Our American judiciary branch of the federal government has contributed and molded our American beliefs in this great nation. This branch of government is respected because of the code of conduct that the judges, no matter how conservative or liberal. The language of the court as well as the uniform of the cloaks that judges wear has most probably contributed towards this widespread respect. Throughout the history of the United States, I noticed a pattern of “cause and effect” that our judiciary branch had practiced. I noticed that the judicial branch usually restrain themselves from involving in critical civil policy, but will be active when the time comes when the general public, in which the case is decided, feels a change is needed. We have enough evidence to see how our judicial branch should act. Should the judicial branch be more active towards shaping American policy or restrain as long as possible before being forced to act upon very critical civil policies? Judicial activism is the view that the Supreme Court should be an active and creative partner with the legislative and executive branches in shaping government policy (Wasserman American Politics 138). The believers of this philosophical view of how our judicial branch should be suggest that the Supreme Court more active and participate in molding the policies of American society. It can be argued that during the end of the Civil War and the “Separate but Equal” era, in cases such as the Brown v. Board of Education, Baker v. Carr, Missouri ex. Rel. Gaines v. Canada, and Sweatt v. Painter. The more recent, Bush v. Gore case is a fine example of judicial activism. Judicial Restraint, on the other hand, is the idea that the Court should not impose its views on other branches of the government or the states unless there is a clear violation of the Constitution (Wasserman American Politics 138). Judges, who believes in this form of our court system, say that a passive role of the court is preferred and...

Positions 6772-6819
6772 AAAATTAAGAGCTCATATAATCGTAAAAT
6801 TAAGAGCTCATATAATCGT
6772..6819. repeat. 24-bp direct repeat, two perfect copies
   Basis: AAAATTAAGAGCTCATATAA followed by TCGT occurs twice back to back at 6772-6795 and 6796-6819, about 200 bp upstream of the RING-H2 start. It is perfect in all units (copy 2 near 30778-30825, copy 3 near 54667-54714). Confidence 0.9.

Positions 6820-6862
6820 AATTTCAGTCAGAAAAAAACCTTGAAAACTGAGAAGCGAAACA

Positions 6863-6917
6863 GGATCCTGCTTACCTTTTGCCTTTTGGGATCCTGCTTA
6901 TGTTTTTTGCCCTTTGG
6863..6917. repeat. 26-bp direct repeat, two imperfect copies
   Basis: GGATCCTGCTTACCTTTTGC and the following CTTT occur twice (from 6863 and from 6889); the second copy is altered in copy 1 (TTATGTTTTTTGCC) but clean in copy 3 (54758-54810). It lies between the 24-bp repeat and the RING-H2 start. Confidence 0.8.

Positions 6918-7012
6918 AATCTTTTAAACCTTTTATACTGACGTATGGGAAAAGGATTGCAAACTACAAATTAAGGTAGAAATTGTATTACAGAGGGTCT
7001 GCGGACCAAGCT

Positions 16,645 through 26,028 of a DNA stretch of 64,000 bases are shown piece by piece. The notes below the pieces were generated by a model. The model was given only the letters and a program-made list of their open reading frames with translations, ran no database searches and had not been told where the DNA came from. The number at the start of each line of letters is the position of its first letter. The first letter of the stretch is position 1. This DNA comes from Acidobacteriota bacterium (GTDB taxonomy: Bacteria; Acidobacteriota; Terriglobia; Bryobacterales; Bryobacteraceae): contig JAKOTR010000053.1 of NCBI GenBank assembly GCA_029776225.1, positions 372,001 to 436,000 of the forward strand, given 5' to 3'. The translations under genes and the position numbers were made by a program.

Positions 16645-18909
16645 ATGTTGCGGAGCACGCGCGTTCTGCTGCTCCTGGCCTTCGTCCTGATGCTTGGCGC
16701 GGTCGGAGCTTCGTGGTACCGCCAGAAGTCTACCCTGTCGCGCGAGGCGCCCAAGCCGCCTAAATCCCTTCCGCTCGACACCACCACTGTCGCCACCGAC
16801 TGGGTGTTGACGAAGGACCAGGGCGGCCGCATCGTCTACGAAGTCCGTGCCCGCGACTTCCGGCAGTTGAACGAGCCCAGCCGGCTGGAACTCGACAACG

Bibliography: Wassenberg American Politics Word Count: 817
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